The Pros and Cons of Tigerwood Hardwood Flooring

Last Updated on December 2, 2021 by Kimberly Crawford

Tigerwood sure looks exotic but it is more than that and that is the reason why it is one of the most popular choices for hardwood floors.

It is loved by contractors and homeowners alike because it is easy to work with, it is extremely durable and it is also water-resistant promising you a lifetime of beautiful hardwood floors if maintained well. 

If you are considering tigerwood for your flooring, we will cover everything that you need to know about this exotic hardwood. 

pros and cons of tigerwood flooring

Related: Maple vs oak flooring | Pine flooring pros and cons | Types of flooring

What is tigerwood?

Tigerwood comes with many other names including goncalo alves, African walnut, and Brazilian Koa hardwood. It is called Tigerwood because its rich brown or orange color is made more dynamic by random black and darker brown splashes. By this alone, it is already a standout from its other hardwood counterparts. 

It has become one of the trendiest hardwood choices in the past years because of its overall, unique look. Tigerwood is native to South America specifically Brazil, Bolivia, Paraguay, and Uruguay. 

To get to know the tigerwood more, let us evaluate it with some tigerwood pros and cons. 

Pros of tigerwood flooring

pavillion tigerwood hardwood decking

The upsides of tigerwood flooring lie in five things: durability, water-resistance, maintenance, inexpensive hardwood choice, unique color patterns. 

1. Durability

Tigerwood is harder and more durable compared to fellow hardwoods like oak, pecan hickory, and maple. It looks new and polished for a long time and it is also practically dent resistant.

Despite its hard surface, it is still relatively softer underfoot compared to cumaru and ipe wood. This makes it good for homes with active pets and children. 

If you need a numerical reference for how durable this hardwood flooring is, just know that it could last for more than fifty years under the best conditions and proper maintenance. Other than this, discoloration will not be visible until it reaches its seventh to the tenth year. 

2. Water-resistance

The good thing about tigerwood is that it will not expand at heat and most specifically moisture. So even if you are in a colder, higher-altitude location, you can count on it for its durability and water-resistance.

It is a high-density wood containing natural oils making it not just water-resistant but also warp, rot, and crack resistant in a moist environment. 

3. Maintenance

Unlike other wood floorings, you do not need to seal or polish tigerwood flooring every now and then. But to keep it on its pristine look, make sure that you mop it with a white vinegar and water solution (soap and water solution will also work) once a week. Never use harsh floor cleaners as it will damage the color pattern of the tigerwood.  

4. Inexpensive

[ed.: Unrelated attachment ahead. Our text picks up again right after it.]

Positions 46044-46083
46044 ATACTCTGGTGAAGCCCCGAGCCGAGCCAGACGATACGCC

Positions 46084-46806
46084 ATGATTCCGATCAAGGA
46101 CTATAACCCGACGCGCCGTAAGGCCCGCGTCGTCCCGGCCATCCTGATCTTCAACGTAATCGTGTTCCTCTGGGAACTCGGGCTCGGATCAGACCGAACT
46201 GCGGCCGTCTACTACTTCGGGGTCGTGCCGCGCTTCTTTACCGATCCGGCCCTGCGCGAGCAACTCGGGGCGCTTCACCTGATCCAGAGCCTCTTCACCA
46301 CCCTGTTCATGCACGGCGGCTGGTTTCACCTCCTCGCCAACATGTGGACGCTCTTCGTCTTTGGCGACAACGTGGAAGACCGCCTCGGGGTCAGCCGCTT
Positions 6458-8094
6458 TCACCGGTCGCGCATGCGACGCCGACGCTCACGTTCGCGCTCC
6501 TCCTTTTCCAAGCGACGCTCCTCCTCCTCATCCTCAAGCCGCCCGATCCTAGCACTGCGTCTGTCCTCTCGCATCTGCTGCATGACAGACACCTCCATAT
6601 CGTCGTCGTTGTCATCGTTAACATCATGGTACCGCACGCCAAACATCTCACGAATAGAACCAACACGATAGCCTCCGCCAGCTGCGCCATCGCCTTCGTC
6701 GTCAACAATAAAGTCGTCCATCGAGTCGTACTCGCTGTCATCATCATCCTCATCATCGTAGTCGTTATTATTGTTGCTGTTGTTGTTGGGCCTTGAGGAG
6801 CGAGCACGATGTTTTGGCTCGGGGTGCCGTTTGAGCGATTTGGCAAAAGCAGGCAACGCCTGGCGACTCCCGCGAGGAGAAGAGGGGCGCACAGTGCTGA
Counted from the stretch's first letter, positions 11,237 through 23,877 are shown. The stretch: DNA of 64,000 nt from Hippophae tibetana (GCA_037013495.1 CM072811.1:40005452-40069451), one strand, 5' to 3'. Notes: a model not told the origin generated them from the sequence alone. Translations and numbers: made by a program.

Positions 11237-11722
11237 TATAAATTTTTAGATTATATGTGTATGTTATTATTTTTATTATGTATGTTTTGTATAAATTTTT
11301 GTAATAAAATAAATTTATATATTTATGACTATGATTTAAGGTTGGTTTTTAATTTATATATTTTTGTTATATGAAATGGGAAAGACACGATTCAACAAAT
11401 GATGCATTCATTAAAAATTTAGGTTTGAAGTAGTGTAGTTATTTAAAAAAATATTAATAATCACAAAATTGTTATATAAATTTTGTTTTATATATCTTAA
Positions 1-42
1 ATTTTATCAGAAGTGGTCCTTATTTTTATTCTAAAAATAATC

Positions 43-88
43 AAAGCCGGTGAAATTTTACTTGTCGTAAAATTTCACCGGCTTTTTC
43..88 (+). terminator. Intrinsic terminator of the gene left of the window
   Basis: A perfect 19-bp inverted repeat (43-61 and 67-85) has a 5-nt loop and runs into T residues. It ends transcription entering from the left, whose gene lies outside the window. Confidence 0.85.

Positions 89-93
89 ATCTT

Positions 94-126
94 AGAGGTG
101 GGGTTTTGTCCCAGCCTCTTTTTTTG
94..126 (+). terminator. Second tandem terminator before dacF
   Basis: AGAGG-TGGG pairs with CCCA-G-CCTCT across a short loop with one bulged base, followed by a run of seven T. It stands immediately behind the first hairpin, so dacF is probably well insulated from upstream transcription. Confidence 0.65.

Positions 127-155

It is expensive but compared to teak and ipe, fellow hardwoods with impressive durability and water-resistance, it is a cheaper choice. Its price range is comparable to cumaru, mahogany, and oak. 

5. Unique color patterns

It takes its name from its interesting color patterns of rust orange, tan, and brown along with random splashes of fine or bold black and dark brown lines. So talk about naturally unique color patterns in hardwood and tigerwood always comes up as a priority choice. As a matter of fact, it is said that no other hardwood can achieve the same color pattern. 

As such, tigerwood is mainly graded based on the color patterns that the wood has. They are divided between clear and common grades.

Clear grade tigerwood has a deep orange base color with streaks of black and brown splashes/stripes. Common grade tigerwood has lesser color patterns and would have ripples on the surface. 

Cons of tigerwood flooring

brazillian tigerwood flooring

With all its promising upsides, tigerwood has its own fair share of cons too. Here are some of the tigerwood downsides that you should be on the lookout for.  

1. Discoloration

Like other hardwoods, tigerwood is also prone to color wearing especially in high-traffic homes. The deep hues are incomparable when it is newly installed but even with regular polishing, you will see gradual fading on its seventh to the tenth year.

There are amendments to this, however. Using a UV-filtering film will help in slowing down discoloration by limiting the amount of direct sunlight that strikes the floor during the daytime. 

2. Sustainability

The high demand for tigerwood and other hardwoods pose serious sustainability issues for the countries they are imported from. Present statistics show that tigerwood is now considered an endangered tree species and the forests where they grow are overly forested. As such, export restrictions from major African and South American countries are now passed.